Sunday, 15 December 2013

Share Advent: Remembrance - Ghost Signs

One of the things I really enjoy about Edinburgh is that so much of the historic city has been preserved. I suspect that large parts of this are down to the practicalities and longevity of older architecture just as much as the more recent restrictions from UNESCO, but I enjoy my scenery daily and am glad that it remains.

As you would expect from a city which grew from the amalgamation of villages, there are very strong and distinct characteristics of the different parts of Edinburgh. For example, Leith, which wasn’t part of the city until the 1920s, was once home to dockers before becoming known as the setting Trainspotting. It’s slowly regenerating into an area favoured by small businesses, artists and first time buyers. Stockbridge, which until fairly recently had a reputation as a “bohemian” area bordered by slum tenements, inhabited by artists and interesting characters (including the infamous Madame Doubtfire), has now become a fringe area of the New Town – an aspirational suburb for those looking to move up the hill towards Adam’s famous masterpiece of town planning.

The old and the new don’t sit side by side easily in Edinburgh. New buildings, particularly in the Old and New Towns and the protected areas around them, are controversial. New shops, cafes and restaurants also cause uproar, particularly if they are part of a chain, or dare to open on the former site of an establishment which everyone claimed to adore, but noone ever found the time to pop into. And yet – I do find myself wondering how much of the old architecture people really pay attention to. There is no doubting that the city is one of the most beautiful in the world – but how often do the locals stop and look around us? How many people know the story of the areas in which we live and work?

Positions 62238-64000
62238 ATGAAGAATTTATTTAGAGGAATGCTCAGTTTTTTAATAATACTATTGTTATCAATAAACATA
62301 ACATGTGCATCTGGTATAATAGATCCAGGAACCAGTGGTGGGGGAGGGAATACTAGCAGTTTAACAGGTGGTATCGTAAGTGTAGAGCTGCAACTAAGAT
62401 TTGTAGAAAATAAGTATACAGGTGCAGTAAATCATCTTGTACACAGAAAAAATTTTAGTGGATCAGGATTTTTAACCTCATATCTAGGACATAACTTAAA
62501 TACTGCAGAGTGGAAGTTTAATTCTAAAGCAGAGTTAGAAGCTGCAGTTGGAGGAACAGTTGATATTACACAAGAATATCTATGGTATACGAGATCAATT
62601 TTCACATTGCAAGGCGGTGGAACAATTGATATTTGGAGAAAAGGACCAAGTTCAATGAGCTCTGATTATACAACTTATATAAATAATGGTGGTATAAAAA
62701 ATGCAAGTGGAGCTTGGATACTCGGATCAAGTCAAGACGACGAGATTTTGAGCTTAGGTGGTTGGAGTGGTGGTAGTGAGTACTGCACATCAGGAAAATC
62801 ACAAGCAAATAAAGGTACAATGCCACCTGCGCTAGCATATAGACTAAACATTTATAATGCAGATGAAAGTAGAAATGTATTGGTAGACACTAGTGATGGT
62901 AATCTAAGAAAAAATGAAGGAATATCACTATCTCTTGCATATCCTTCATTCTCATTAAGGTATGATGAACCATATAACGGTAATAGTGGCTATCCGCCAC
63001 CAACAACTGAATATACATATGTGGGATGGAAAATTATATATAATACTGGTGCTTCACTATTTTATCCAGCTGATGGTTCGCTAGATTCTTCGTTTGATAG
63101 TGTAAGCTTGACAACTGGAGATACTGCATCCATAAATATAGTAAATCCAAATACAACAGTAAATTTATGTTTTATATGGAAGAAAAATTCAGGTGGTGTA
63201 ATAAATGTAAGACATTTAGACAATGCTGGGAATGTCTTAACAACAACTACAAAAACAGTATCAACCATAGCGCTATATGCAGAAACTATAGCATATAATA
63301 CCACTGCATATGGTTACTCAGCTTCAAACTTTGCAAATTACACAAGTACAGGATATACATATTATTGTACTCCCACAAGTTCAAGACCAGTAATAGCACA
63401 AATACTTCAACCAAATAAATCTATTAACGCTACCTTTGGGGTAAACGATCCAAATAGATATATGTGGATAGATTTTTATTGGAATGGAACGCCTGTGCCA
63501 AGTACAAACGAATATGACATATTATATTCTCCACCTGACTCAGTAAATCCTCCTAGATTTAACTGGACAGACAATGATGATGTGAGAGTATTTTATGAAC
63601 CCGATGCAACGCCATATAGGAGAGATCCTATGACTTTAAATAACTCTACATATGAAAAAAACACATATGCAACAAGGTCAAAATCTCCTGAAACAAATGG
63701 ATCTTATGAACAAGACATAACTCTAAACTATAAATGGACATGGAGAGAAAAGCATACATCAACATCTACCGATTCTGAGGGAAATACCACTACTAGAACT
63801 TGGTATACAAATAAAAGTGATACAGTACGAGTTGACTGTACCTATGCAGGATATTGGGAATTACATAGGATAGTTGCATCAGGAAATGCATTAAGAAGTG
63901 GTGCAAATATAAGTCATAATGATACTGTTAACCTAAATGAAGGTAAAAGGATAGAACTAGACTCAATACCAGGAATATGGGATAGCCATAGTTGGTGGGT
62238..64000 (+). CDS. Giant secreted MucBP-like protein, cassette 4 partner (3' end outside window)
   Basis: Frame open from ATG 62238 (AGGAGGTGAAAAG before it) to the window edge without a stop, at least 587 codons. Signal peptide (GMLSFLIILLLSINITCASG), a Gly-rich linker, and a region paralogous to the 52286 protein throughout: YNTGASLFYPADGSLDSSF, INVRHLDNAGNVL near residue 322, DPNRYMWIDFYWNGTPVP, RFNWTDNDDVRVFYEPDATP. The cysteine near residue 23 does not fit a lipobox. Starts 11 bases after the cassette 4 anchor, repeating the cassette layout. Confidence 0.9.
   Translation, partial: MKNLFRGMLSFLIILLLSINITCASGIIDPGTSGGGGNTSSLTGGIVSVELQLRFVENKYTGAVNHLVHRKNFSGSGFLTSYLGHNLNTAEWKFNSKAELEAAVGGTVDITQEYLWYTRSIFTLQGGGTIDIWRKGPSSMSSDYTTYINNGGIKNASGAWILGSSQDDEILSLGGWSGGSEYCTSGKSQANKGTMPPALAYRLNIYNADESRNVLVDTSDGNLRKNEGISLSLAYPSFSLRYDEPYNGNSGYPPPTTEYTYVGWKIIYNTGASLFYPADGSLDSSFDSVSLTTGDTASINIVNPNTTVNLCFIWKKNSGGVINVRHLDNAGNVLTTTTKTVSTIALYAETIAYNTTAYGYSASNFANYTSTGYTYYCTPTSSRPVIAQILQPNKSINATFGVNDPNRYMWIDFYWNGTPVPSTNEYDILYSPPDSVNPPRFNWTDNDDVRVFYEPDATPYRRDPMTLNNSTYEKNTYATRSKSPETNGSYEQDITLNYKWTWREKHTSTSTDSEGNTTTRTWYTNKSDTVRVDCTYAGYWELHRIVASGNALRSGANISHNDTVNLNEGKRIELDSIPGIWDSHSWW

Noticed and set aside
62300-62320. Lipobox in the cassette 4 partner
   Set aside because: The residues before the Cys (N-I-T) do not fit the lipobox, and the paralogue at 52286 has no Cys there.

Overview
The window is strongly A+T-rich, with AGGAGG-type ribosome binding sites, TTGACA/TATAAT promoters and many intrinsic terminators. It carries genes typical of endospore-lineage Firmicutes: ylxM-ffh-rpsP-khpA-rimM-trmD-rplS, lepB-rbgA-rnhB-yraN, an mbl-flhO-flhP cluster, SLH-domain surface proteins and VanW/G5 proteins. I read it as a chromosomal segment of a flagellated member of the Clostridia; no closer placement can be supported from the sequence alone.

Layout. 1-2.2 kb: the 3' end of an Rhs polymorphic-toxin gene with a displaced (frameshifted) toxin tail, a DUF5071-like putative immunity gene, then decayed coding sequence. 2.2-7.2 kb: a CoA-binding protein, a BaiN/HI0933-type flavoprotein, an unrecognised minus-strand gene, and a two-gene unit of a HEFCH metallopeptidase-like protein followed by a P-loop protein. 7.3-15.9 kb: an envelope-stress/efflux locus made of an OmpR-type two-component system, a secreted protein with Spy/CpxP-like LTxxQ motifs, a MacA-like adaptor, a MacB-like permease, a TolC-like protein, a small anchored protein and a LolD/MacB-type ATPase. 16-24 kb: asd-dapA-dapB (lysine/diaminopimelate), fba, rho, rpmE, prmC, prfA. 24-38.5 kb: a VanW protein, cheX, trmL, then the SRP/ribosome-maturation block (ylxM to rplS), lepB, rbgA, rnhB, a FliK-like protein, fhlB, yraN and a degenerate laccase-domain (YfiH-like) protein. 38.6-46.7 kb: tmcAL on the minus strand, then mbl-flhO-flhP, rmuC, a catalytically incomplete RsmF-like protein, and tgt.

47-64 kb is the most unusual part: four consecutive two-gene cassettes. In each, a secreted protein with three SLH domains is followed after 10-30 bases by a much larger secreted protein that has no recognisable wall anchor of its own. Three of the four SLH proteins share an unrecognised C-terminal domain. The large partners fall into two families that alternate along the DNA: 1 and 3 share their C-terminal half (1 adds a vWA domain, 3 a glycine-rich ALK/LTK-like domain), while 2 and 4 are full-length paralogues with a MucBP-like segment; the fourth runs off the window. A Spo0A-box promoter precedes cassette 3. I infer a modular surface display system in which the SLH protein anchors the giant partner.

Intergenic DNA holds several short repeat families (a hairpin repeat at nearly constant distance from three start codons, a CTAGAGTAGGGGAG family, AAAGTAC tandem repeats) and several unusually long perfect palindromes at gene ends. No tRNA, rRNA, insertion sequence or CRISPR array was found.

I studied History at university – that was what first brought me to Edinburgh. I was only planning on being here a year, but it’s now been five and I’ve not quite got around to leaving. As a cultural history geek, I love the occasional reminders of how Edinburgh has changed. The more I get to know the city, the more I walk around town exploring new routes and visiting new places, the more I find.

I've recently developed a little obsession with Ghost Signs. They can tell us so much about the city's past, and the inhabitants of it. It's usually the smaller ones, the names and services on offer next to the entrance to a tenement stair, that I am drawn to. I find them particularly evocative - memories of who lived in an old Edinburgh. 
Great Junction Street, Leith
Great Junction Street, Leith
"Ship Builder & Ironmongers" Union Place,  Leith Walk
South Bridge, Old Town.
"Rooms To Let. Apply to 98 South Bridge" Drummond Street, Old Town.
"T. M Ramsay. Ladies Tailor. Gents Tailor" Leith Walk.
"Victoria India Rubber Mills" Leith Walk. 
Candlemaker Row, Old Town.
Candlemaker Row, Old Town.


  1. What a lovely post. I look for street names which give away their past lives - the City in London is great for that.

    1. Thanks Amanda! I should pay more attention to the street names too - good idea! My favourite in Edinburgh is Fleshmarket Close :-)

  2. Love the ghost signs all around Edinburgh! It is such a beautiful city to live in.

  3. I love this - it is making me very excited about the move!!!